So I make de fire vid his old clothes, as dey were too bad for de Jew—wrap myself in de blanket, and I think I vill go to my vork again; ven, by gar, I find all the vatch les montres dat vas left by my customers, because dey would not go, had all go vhile I vas asleep; mon ami, my countreman, had taken them vhile I vas dormi, and I vas ruin, and obliged to run avay—but he vas very jonteel man for all dat.

THE FAT ACTOR AND THE RUSTIC.
CARDINAL Wolsey was a man
Of an unbounded stomach, Shakspeare says,

Meaning, (in metaphor,) for ever puffing,
To swell beyond his size and span;

But had he seen a player in our days
Enacting Falstaff without stuffing,
He would have owned that Wolsey's bulk ideal

Equalled not that within the bounds

This actor's belt surrounds,
Which is, moreover, all alive and real.

This player, when the peace enabled shoals

Of our odd fishes
To visit every clime between the poles,
Swam with the stream, a histrionic Kraken,

Although his wishes
Must not, in this proceeding, be mistaken;
For he went out professionally,-bent
To see how money might be made, not spent.
In this most laudable employ

He found himself at Lille one afternoon,
And, that he might the breeze enjoy,

And catch a peep at the ascending moon,

Out of the town he took a stroll,

Refreshing in the fields his soul,
With sight of streams, and trees, and snowy fleeces,
And thoughts of crowded houses and new pieces.

When we are pleasantly employed time flies;
He counted up his profits, in the skies,

Until the moon began to shine,
On which he gazed awhile, and then

Pulled out his watch, and cried—“ Past nine,
Why, zounds, they shut the gates at ten.”-
Backward he turn'd his steps instanter,

Stumping along with might and main;

And, though 'tis plain
He couldn't gallop, trot, or canter,

(Those who had seen him would confess it) he

Marched well for one of such obesity.
Eyeing his watch, and now his forehead mopping,

He puffed and blew along the road.
Afraid of melting, more afraid of stopping,

When in his path he met a clown

Returning from the town.
“ Tell me," he panted, in a thawing state,
Dost think I can get in, friend, at the gate ?"

“Get in !" replied the hesitating loon,
Measuring with his eye our bulky wight,
“Why-yes, Sir, I should think you might;

A load of hay went in this afternoon."

THE BUMPKIN'S COURTSHIP.

While on a visit to a relation in the celebrated city of York, I was acquainted with an honest farmer in the neighbourhood, who having resided there from a youth, was respected, and admitted into the society of most of the country gentlemen. He was a constant visitor at the house of my uncle, and his conversation, teeming with merry stories which serve to delight the ear at the expense of our sides, told in his simple, unadorned manner, could not but render his society agreeable to me.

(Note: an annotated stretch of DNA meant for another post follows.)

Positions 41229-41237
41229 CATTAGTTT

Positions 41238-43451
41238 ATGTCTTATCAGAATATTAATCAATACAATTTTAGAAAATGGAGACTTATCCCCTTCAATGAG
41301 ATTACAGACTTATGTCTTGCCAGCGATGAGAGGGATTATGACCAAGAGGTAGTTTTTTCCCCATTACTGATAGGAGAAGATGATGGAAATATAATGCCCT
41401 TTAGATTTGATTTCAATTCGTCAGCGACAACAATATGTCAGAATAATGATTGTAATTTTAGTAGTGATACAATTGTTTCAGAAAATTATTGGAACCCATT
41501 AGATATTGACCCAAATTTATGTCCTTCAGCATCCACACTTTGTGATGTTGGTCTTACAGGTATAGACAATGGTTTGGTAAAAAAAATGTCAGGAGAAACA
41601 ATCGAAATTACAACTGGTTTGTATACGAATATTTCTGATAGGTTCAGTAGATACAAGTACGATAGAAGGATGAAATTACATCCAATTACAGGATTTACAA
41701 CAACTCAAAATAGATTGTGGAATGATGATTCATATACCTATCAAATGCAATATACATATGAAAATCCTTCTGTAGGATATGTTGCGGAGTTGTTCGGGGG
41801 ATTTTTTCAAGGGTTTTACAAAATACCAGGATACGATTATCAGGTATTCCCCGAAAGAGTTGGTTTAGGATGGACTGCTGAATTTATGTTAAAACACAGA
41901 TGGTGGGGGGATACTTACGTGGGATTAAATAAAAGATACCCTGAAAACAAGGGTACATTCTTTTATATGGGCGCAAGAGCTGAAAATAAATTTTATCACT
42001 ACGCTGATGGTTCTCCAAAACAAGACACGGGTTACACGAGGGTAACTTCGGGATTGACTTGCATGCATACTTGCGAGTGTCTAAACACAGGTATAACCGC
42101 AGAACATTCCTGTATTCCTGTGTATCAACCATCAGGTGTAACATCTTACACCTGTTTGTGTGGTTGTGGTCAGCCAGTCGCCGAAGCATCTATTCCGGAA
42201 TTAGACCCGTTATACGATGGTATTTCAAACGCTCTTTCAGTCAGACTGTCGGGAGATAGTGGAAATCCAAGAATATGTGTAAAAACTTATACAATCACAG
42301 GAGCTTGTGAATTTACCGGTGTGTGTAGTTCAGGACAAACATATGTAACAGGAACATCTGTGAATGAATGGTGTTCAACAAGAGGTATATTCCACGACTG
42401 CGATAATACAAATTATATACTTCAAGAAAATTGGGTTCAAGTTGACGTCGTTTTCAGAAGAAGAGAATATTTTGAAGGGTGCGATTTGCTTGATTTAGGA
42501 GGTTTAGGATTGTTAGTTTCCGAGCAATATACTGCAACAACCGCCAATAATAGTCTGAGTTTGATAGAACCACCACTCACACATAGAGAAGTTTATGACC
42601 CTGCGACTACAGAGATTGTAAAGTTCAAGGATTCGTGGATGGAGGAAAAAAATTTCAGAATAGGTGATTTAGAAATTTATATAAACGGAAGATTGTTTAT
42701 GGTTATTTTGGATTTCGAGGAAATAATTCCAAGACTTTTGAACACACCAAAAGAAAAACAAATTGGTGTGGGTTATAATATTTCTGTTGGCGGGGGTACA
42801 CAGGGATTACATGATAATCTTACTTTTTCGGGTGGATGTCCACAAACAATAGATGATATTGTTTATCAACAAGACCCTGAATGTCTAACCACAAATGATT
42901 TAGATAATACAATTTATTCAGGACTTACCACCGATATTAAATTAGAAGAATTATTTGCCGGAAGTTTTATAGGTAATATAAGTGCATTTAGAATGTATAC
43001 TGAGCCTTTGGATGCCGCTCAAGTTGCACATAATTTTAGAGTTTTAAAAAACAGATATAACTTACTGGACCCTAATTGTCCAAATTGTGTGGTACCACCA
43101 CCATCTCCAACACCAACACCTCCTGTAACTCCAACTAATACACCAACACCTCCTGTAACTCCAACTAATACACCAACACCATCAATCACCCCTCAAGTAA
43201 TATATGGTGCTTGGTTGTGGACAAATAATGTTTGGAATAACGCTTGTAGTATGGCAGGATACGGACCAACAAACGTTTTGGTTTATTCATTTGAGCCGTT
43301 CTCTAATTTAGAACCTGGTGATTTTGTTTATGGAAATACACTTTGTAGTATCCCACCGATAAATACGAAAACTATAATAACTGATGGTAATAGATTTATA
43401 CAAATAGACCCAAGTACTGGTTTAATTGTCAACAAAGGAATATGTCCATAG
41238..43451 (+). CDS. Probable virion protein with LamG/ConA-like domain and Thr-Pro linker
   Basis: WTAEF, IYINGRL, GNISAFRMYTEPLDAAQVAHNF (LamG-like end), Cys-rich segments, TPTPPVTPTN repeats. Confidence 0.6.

Honest old farmer Burton, had an only son, who had reached the age of forty without entering into the matrimonial state; he was in fact, as true a picture of a country bumpkin as ever graced a dung-fork !-One day our discourse happening to turn upon the said Bumpkin, I expressed my surprise that he should never have had the good fortune to get married. Why,' said the farmer 'It be not the fau't o' his face I reckon ; for he be as pratty a lad as here and there be one; ees, an'he ha' had his chances, by my feekins ! and had he been as cute as mysen, he mought ho had a buxom lass with no little o' money either.' This excited my curiosity, and I requested the farmer to ac

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quaint me with the particulars, which he did as follows. You mun know, that my son used to work wi' me in the field; that is he drived plough, sowed and reaped, and all other cultural works loike; and a steady hard working lad he wur too; till all on a sudden he becomed lazy loike, and wouldn't work at all. So I couldn't tell what to make on’t; if I snubbed 'un 'twur all the same, and so at last, thinks I to mysen, I'll speak to un about it, calmy loike; an' so I did, and axt’un what wur the matter wi' un; and so says he,— Why, I dosen't know disactly, he, he, he! but ever sin’I ha' seed Molly Grundy at our village church, feather! I ha’ felt all over in sic' conflagrationloike, he, he, he ! • Why ye beant in love, be ye ?- Why, he, he, he ! I can't say for sartin; haply I mought; but dang my buttons, feather ! if I dosen't think Molly bees in love wi’I, he, he, he !-"Be she?' says I, Ods dickens ! then, you mun mind your P's and Q's lad ; for she ha' money. But did she speak to ye? 'E’es to be sure she did, and said I wur a pratty lad; he, he, he !' And what answer did you make ?' Why , I-la’ft? Ah' but said I, you should ha' made loove to her.'' But I don't know how, feather; what be I to say ? Why I'll tell ye; when you see her again, you thus address her : "Oh! thou most incomparable of thy sex; thy eyes of diamond light, have pierced my heart's core; thy cheeks are carnation red,—thy lips like coral, -thy alabaster skin !—thy teeth, good lack !—and graceful mien, have scorched and burned up all the particles of my heart! deign then to dispense thy passions to me alone, thy faithful swain, who is this moment ready to espouse thee, thou irresistible and adorable woman.' 'Well,' said I, and did he say so,— Why, no,' said the farmer ? 'a sad blunder he made on it, all throhis being no scholard; and lost both his sweetheart Molly, and her money into the bargain.'

When he got to Molly Grundy's, he dropt on both his knees, scratch'd his head and thus began :

Oh! Molly Grundy, feather ha' sent I here to dress ye! Oh! thou most unbearable of my sex! Thy eyes domn'd light and pierced my heart sore;—thy cheeks are dangnation red !thy lips like mackeral !—thy plaster skin, thy teeth so black ! and hateful and mean! have scorched and burnt up all the articles of my heart : feign then to expend thy passion on me alone, thy hateful swine; who is this moment ready to expose thee thou detestable and deplorable 'ooman!

Molly Grundy no sooner heard his speech, than she took up a long hair broom, wopped poor Robin out of the house, and he has never been able to get a wife, or had courage enough to make love to another woman since.